17. When I lived in the Twin Cities, I used to drive by a Monsanto plant on my way home and it always stunk. I do find your chiropractor’s take on gluten intolerance very interesting. I’ve had some concerns about my gluten intake as well. I LOVE the loophole you find with TJ’s pasta! It’s been to long since I lived in MN and I can’t remember if there are World Market’s in the Cities but believe there are. They carry a lot of imported foods, and pretty reasonably priced too. Right now, I have not been eating a ton of organic food due to cost, but eventually I’d like to.

    • Laurie says:

      Oh my gosh, Tanya – I didn’t even know we had a Mosanto plant here!! We don’t have World’s Markets, that I know of, but have similar stores where it’s easy to find great organic food. In fact, I’m going to Costco this week, as a dear friend of mine found Organic flour AND butter there – for pretty cheap! Yay!!!

  18. Mackenzie says:

    This is such a timely post for me, Laurie! I’ve been going gluten-free because I was exhibiting the same symptoms as your daughter. Now you’ve got me wondering about the whole organic flour thing! I’m going to give it a shot 🙂

    • Laurie says:

      Let me know how it goes for you, Mackenzie!! If you guys have a Trader Joe’s there, definitely try their pasta and see how you do.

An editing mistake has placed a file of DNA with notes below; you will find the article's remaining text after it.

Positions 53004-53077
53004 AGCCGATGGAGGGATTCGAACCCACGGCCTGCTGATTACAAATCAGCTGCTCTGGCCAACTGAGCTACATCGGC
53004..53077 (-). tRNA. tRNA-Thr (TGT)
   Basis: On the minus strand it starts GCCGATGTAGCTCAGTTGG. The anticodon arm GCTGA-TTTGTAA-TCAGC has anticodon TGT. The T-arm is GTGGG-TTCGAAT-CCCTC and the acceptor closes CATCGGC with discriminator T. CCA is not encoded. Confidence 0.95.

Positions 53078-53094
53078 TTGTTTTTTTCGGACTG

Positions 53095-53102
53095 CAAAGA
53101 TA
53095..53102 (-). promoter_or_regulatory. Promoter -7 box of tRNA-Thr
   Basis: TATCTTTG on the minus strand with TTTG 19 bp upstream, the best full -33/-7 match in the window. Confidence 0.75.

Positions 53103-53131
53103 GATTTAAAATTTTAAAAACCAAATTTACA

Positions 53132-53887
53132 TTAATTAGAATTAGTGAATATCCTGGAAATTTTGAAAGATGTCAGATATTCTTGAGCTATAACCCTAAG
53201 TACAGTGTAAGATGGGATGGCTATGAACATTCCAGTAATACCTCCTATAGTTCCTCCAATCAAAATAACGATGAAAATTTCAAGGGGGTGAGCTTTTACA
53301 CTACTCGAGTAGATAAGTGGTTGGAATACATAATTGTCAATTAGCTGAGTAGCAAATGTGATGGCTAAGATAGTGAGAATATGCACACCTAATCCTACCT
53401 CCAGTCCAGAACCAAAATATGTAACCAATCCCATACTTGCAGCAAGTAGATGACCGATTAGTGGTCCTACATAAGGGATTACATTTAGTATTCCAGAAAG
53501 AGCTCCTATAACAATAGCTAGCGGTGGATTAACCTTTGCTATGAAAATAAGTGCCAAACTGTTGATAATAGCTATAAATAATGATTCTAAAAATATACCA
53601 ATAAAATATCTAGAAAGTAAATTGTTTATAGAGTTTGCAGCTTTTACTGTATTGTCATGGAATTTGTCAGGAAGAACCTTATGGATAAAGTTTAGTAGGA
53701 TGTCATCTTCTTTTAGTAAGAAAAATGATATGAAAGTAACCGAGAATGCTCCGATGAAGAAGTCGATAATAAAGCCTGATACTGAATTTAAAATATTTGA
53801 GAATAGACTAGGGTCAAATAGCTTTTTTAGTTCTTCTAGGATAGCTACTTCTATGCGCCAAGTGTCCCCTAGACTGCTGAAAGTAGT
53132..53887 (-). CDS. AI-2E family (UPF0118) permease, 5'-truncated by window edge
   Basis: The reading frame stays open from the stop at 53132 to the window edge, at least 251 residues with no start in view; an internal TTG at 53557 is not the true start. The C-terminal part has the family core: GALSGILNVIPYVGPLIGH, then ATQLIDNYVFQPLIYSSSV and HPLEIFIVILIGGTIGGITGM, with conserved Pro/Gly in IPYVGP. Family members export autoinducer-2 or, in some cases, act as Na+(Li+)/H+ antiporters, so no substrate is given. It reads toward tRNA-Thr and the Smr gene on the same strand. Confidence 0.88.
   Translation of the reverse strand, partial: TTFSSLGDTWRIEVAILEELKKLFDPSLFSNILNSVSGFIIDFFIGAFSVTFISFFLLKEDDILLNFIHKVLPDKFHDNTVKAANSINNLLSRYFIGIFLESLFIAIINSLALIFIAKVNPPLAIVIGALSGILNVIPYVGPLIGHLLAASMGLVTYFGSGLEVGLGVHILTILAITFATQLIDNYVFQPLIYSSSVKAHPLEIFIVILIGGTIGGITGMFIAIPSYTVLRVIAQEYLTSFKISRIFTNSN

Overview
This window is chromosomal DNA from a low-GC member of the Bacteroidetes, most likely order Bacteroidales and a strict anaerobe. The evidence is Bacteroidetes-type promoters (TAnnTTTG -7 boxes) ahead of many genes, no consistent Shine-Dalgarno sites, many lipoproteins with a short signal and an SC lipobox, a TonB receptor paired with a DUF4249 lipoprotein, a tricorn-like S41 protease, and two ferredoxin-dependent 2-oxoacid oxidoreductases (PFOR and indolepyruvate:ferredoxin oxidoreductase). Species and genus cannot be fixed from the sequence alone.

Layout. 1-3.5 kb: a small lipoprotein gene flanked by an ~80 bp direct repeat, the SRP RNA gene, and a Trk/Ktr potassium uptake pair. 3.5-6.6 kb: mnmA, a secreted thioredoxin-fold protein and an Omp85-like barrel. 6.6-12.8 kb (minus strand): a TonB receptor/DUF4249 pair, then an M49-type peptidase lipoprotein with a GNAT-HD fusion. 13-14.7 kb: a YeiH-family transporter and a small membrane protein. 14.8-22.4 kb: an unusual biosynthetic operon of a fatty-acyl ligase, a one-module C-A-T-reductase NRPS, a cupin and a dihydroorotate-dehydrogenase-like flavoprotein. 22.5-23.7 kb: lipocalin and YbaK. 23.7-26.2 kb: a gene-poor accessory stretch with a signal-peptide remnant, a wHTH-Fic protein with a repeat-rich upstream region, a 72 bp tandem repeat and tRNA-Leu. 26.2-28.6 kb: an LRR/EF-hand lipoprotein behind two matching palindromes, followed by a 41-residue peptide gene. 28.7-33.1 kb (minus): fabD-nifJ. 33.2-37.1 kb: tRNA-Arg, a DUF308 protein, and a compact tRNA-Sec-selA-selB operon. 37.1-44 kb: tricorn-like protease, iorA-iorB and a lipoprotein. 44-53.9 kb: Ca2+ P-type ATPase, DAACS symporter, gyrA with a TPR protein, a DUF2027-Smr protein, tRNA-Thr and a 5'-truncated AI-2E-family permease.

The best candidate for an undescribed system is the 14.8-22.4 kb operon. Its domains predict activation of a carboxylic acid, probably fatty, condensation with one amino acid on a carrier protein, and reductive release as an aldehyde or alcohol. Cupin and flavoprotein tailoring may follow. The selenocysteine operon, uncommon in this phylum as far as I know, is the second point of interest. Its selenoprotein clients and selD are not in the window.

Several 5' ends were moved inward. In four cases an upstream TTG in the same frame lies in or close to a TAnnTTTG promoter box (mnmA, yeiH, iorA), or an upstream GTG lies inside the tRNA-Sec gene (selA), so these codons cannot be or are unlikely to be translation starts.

19. Deb Tuszkiewicz says:

    Thank you for the great article. We have thought about going gluten free. You gave us something to think about. Organic may be the way to go. Thanks again.

  20. Brit says:

    Love this post. Tons of stuff that are banned in other countries for many reasons yet US refuses to. You are so right, Laurie. Look at the obesity rate in the Us vs other countries. Something has to change soon.

    • Laurie says:

      Isn’t it amazing, Britnee? Yet we continue to eat it like sheep heading to the slaughter. It frustrates me that all of this stuff is so hidden from the public.

  21. E.M. says:

    I have had my fair share of GI issues my whole life (and doctor’s could never tell me what was wrong). For the past year or so, I’ve been researching the Paleo diet, which promotes grass-fed beef, no grains, and mostly organic food. I’ve also heard of the Dirty Dozen list, which tells you which fruits and veggies you should absolutely get organic, and which ones are okay to eat as non-organic.